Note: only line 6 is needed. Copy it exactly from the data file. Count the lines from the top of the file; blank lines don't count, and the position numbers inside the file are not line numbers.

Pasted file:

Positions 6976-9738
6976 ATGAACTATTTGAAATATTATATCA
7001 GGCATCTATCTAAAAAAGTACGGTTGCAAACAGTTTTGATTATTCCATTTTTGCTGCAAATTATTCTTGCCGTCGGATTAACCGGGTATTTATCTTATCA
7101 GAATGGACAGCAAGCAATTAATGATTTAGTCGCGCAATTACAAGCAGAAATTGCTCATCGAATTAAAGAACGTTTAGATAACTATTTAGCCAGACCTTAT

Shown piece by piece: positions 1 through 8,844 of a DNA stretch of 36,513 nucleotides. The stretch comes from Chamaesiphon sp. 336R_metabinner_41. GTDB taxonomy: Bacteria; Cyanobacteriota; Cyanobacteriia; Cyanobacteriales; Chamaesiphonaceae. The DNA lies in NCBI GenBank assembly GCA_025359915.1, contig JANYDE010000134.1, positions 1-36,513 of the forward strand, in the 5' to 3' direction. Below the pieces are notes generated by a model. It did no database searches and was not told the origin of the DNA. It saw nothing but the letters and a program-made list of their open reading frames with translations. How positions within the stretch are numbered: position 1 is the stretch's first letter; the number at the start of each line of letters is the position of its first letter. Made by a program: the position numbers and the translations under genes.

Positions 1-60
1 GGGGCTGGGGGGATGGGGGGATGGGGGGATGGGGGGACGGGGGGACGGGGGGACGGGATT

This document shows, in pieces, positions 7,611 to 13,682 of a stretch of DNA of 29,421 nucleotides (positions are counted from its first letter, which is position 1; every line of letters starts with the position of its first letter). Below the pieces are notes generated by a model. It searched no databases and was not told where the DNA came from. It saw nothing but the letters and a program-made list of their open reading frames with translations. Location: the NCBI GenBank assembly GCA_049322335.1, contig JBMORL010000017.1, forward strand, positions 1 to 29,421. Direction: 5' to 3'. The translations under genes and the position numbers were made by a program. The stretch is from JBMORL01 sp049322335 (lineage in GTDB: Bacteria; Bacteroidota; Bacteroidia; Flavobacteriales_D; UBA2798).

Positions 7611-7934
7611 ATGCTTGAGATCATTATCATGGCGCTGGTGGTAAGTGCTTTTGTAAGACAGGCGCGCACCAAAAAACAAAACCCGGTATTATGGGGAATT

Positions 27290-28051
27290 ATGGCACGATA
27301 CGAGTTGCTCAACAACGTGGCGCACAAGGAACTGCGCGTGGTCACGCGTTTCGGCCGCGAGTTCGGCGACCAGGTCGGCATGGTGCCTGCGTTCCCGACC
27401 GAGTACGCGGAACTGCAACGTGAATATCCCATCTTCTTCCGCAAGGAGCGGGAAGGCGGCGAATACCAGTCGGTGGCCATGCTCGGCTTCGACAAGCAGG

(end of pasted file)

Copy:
Positions 1-60